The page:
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Treating BPH With Prostatic Stent

Dr. Alan Sadah serves as a urologist at Metro Chicago Surgical Oncology in Chicago, Illinois. Dr. Alan Sadah treats prostate conditions using a variety of techniques including prostatic stenting.

Enlarged prostate, or benign prostatic hyperplasia, is a common condition of aging in men. The prostate grows and begins to exert pressure on the urethra, which in turn leads to a number of urinary symptoms.
Many urologists treat benign prostatic hyperplasia (BPH) with prostatic stenting. This involves the placement of a cylindrical structure, made of plastic or metal, within the urethra. The stent helps the urethra to maintain a healthy width and makes it easier for the man to urinate.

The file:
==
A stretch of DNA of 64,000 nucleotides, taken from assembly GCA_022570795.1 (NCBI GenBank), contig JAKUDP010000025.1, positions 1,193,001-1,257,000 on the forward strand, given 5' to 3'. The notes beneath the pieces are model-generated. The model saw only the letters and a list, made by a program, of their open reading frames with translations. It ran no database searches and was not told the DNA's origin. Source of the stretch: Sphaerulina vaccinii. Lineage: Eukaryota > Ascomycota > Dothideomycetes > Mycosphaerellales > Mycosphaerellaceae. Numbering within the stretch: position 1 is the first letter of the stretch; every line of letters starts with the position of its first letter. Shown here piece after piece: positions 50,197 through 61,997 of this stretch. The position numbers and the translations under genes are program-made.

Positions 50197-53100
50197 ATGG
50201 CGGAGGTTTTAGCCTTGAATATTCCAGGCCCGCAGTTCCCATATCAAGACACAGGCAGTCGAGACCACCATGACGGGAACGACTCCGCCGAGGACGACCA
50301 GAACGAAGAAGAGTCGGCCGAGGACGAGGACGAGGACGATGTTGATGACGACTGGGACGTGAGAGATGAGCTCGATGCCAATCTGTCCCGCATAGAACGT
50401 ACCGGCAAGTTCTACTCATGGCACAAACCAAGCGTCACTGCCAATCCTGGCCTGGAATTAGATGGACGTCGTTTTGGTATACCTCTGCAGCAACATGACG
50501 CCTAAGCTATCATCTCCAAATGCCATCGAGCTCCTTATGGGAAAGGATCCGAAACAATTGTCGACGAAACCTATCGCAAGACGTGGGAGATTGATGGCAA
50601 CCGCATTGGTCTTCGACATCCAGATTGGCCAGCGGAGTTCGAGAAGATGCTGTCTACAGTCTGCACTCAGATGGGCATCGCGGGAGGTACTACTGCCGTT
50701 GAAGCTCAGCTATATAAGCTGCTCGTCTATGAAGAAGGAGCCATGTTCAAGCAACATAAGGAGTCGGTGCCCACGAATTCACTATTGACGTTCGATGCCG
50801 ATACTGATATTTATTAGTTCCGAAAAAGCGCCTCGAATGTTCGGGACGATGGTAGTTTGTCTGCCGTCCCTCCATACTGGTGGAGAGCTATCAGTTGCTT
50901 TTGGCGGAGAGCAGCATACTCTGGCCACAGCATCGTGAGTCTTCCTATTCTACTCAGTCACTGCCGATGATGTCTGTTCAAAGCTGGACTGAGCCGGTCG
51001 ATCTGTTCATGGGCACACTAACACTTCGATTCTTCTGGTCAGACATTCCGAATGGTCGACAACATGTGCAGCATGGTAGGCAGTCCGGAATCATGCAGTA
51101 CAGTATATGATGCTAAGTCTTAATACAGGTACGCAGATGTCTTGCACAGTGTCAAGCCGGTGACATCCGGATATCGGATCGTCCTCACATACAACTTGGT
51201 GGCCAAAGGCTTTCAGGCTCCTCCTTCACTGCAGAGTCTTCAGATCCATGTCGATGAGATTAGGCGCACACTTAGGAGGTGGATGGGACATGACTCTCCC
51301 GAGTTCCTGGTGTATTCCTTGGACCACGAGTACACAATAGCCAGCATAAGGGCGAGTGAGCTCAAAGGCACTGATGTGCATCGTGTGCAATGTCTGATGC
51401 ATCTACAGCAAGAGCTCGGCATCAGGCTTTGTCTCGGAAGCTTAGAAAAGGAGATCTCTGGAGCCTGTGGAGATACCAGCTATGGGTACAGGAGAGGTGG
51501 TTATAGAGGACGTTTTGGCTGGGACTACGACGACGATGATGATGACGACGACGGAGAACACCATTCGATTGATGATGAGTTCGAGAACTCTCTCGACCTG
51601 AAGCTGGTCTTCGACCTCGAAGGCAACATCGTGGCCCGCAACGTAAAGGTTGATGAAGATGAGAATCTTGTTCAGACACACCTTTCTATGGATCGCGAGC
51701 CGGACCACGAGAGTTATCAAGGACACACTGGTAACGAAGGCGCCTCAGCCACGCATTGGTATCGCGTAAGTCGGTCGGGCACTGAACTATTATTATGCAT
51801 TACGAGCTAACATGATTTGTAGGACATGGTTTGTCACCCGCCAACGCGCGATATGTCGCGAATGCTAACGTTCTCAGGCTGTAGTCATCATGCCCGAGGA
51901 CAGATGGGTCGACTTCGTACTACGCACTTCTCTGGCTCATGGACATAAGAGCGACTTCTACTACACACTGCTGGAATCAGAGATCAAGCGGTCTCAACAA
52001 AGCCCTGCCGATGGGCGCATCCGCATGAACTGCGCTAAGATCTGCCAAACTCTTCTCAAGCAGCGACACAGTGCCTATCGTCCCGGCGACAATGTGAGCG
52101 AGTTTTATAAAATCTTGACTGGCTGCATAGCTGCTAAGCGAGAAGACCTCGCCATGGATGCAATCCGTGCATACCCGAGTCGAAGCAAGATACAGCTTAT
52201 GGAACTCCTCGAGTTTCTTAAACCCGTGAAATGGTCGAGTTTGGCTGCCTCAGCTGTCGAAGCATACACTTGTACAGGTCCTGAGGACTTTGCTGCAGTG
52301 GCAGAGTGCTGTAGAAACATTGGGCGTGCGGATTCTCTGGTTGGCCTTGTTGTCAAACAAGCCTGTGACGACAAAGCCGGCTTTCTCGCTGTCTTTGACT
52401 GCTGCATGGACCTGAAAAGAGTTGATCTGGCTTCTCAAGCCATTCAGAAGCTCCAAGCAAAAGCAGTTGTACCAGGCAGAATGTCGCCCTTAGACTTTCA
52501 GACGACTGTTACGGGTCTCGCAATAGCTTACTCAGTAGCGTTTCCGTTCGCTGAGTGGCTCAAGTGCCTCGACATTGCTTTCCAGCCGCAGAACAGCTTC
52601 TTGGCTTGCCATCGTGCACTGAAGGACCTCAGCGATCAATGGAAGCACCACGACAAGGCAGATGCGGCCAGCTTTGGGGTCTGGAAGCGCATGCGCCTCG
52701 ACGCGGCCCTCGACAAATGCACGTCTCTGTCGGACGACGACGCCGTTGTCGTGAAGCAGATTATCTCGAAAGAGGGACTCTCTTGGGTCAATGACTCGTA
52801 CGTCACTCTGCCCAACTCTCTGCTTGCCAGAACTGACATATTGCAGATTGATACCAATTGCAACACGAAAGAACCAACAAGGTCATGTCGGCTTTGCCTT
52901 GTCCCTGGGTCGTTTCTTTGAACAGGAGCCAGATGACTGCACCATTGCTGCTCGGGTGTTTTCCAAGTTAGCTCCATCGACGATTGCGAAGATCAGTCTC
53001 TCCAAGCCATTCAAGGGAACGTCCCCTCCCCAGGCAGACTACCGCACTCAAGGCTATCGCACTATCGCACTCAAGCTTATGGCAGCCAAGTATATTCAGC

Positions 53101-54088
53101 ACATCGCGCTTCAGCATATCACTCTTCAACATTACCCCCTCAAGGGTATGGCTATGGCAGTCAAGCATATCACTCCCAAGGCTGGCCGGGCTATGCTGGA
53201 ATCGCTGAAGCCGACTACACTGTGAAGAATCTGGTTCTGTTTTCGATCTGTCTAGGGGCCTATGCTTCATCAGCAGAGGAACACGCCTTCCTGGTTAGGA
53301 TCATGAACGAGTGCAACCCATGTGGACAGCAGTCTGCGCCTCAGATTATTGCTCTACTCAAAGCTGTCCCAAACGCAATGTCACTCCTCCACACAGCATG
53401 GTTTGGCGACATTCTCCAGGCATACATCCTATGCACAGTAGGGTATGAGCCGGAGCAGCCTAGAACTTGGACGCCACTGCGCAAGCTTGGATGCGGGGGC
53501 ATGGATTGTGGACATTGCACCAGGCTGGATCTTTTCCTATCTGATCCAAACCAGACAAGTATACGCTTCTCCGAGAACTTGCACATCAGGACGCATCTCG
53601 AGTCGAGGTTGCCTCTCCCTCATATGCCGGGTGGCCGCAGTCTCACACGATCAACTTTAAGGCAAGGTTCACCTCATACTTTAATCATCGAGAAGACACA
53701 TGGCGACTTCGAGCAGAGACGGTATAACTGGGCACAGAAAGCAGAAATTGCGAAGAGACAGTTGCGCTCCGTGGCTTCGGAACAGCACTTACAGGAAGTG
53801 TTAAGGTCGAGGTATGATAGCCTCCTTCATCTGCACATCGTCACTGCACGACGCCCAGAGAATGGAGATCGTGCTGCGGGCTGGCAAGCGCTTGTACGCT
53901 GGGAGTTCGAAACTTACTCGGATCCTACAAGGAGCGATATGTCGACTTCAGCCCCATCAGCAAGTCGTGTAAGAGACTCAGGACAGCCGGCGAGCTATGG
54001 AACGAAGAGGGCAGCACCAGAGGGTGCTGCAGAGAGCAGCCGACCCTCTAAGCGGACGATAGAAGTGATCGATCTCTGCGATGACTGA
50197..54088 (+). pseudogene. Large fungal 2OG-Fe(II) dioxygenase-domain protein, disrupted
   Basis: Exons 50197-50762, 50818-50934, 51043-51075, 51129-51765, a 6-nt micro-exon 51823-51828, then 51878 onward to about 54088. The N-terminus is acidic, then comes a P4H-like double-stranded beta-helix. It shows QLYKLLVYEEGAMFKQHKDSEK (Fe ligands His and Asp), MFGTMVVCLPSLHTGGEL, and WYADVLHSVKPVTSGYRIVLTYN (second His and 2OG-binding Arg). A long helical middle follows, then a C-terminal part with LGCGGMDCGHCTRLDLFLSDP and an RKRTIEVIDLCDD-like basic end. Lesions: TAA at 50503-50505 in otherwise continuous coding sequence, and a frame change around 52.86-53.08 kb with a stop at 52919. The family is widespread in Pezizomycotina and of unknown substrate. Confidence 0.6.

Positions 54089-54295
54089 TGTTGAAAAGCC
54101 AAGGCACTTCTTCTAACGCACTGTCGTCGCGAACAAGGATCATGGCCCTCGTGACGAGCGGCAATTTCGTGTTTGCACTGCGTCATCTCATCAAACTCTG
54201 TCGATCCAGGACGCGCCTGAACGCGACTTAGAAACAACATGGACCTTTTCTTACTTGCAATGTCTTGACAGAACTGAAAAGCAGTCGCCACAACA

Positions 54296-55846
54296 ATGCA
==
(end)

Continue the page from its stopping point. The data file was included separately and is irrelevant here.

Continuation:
Often a secondary lien of treatment, prostatic stents may be recommended for men who would be unable to tolerate a catheter or transurethral microwave thermotherapy (TUMT) treatment. It is generally considered a short-term intervention, as it leaves the patient vulnerable to such side effects as blockage and incontinence.
Placement of the stent typically takes between 15 and 90 minutes and is performed under regional anesthesia. Most patients can return home the same day.

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